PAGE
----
We’re delighted to publish this ‘guest blog’ by Lucie Boase, a paralegal working with Jocelyn Cockburn, a partner at Hodge Jones & Allen, who is instructed by Rosamund Kissi-Debrah, the mother of Ella Kissi-Debrah. Although these sad events happened in London, air pollution is a concern for young people in Wales, and this case could have a big impact for everyone in the UK.
Our right to life is protected in law in the UK by Article 2 of the Human Rights Act (HRA) 1998, which implements the European Convention on Human Rights (ECHR) 1953. It means that nobody, including the Government, can try to end your life, and it also means that the Government should take appropriate measures to safeguard life by making laws to protect you and, in some circumstances, by taking steps to protect you if your life is at risk.
Ella Kissi-Debrah had the right to life. She grew up in South London, and died in 2013 from asthma when she was just 9 years old. She was born healthy and was an active, happy child who loved to swim, skateboard and play football with her friends. She dreamt of becoming a pilot. When she was 6 she developed asthma, and as she grew older her health rapidly declined. Sometimes it got so bad that she would stop breathing and have seizures. She was admitted to hospital 27 times over a three-year period with life-threatening asthma, including three times spent in intensive care. On 15th February 2013, she suffered a severe asthma attack and died in hospital.
Her family’s lawyers argue that the UK Government knew of the risk that air pollution posed in particular to vulnerable children such as Ella who suffered from severe asthma. They have obtained evidence to show that the Government failed to put in place measures to protect Ella from unlawful levels of air pollution which might have saved her life. The legal team also argue that the UK Government has a legal duty to investigate this matter by reopening the inquest into her death to see whether unlawful levels of air pollution did contribute to Ella’s death.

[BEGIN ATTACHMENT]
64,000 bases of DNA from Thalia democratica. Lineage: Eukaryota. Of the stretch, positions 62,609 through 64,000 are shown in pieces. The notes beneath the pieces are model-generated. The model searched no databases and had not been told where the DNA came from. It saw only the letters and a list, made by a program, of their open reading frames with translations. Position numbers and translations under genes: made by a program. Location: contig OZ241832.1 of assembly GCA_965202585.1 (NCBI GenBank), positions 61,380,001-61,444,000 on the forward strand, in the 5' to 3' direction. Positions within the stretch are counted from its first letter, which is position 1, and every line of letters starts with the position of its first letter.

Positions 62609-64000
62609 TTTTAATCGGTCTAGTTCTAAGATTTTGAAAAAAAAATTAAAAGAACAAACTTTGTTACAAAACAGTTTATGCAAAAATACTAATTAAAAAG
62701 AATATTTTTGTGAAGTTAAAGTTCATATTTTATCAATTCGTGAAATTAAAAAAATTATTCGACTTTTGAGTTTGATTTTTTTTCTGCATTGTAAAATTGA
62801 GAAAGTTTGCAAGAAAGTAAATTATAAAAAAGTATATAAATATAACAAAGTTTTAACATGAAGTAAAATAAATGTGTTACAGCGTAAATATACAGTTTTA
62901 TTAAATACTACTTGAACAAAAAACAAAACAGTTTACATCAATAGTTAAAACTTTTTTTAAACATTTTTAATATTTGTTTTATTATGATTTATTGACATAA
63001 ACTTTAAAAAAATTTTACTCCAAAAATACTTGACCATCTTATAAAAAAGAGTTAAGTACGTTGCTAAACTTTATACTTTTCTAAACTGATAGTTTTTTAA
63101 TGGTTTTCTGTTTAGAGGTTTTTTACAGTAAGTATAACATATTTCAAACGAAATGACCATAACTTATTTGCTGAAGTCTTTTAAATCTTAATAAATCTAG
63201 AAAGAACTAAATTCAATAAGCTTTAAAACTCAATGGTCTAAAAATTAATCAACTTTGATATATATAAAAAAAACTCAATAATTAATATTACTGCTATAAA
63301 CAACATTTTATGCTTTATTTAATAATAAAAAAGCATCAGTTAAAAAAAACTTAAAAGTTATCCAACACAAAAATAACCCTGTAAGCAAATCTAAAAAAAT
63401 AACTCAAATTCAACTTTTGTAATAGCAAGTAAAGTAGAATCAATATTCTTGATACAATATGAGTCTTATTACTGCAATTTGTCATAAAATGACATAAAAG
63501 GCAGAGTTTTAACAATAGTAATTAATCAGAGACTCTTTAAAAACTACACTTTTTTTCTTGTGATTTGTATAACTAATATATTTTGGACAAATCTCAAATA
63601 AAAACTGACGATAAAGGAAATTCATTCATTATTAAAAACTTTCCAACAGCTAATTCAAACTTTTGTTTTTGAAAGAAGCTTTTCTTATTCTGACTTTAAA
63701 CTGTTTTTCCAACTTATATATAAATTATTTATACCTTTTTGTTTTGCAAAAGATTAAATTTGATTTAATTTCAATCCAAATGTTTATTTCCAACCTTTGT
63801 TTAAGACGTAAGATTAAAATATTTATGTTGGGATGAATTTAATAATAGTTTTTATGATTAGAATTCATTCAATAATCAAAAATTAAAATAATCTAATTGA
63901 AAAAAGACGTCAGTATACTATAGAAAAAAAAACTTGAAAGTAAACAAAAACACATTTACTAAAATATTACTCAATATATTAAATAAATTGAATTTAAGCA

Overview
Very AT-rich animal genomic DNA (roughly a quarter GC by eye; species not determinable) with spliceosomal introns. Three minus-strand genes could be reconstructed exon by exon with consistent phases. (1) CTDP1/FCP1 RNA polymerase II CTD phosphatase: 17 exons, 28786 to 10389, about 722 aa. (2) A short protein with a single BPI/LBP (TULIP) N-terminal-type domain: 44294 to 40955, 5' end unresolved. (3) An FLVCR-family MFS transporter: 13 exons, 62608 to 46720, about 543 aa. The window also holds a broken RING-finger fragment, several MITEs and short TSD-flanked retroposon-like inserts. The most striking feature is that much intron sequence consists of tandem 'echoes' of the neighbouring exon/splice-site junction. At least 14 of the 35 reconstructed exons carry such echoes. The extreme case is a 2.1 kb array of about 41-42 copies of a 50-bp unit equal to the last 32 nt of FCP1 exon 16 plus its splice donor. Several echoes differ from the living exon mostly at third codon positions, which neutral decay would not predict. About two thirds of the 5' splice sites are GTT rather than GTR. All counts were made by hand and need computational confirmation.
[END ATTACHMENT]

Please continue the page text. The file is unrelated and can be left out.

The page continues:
What is air pollution?
An air pollutant is any substance in the air that could harm people. There are many pollutants in the air, and some are more harmful than others. Particulate matter, nitrogen dioxide (NO2) and ozone are particularly damaging types of air pollution, and high concentrations can be found in most UK towns and cities, where sources of pollution such as road traffic are more concentrated.
Poor air quality is thought to be behind 40,000 early deaths each year. In Improving Air Quality, a report for the House of Commons which was published in 2018, it was said that ‘Poor air quality has been classed as the largest environmental risk to public health in the UK, and was described by the World Health Organisation as “a public health emergency.”’. Under Article 24 of the United Nations Convention on the Rights of the Child, every child has the right to the best possible health, but across 86% of the UK, children are breathing in harmful levels of toxic air, which can harm their lungs, damage the development of their brains and stunt their growth.